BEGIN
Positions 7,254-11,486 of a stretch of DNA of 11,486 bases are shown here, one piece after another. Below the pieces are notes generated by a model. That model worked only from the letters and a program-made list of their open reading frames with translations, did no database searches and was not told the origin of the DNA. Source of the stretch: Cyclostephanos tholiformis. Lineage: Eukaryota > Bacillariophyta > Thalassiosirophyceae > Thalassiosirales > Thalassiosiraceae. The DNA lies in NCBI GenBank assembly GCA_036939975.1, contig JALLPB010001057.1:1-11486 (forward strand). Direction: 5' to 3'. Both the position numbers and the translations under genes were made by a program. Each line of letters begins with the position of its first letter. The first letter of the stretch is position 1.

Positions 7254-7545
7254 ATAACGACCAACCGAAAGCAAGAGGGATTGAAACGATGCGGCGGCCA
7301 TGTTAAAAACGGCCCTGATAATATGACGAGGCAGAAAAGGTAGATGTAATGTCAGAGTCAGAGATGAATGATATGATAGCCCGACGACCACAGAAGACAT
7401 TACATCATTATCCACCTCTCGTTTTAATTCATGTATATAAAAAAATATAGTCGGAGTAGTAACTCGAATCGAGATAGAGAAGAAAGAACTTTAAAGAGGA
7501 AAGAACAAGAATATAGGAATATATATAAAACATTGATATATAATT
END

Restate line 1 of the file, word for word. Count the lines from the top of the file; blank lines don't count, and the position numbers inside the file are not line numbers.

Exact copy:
Positions 7,254-11,486 of a stretch of DNA of 11,486 bases are shown here, one piece after another. Below the pieces are notes generated by a model. That model worked only from the letters and a program-made list of their open reading frames with translations, did no database searches and was not told the origin of the DNA. Source of the stretch: Cyclostephanos tholiformis. Lineage: Eukaryota > Bacillariophyta > Thalassiosirophyceae > Thalassiosirales > Thalassiosiraceae. The DNA lies in NCBI GenBank assembly GCA_036939975.1, contig JALLPB010001057.1:1-11486 (forward strand). Direction: 5' to 3'. Both the position numbers and the translations under genes were made by a program. Each line of letters begins with the position of its first letter. The first letter of the stretch is position 1.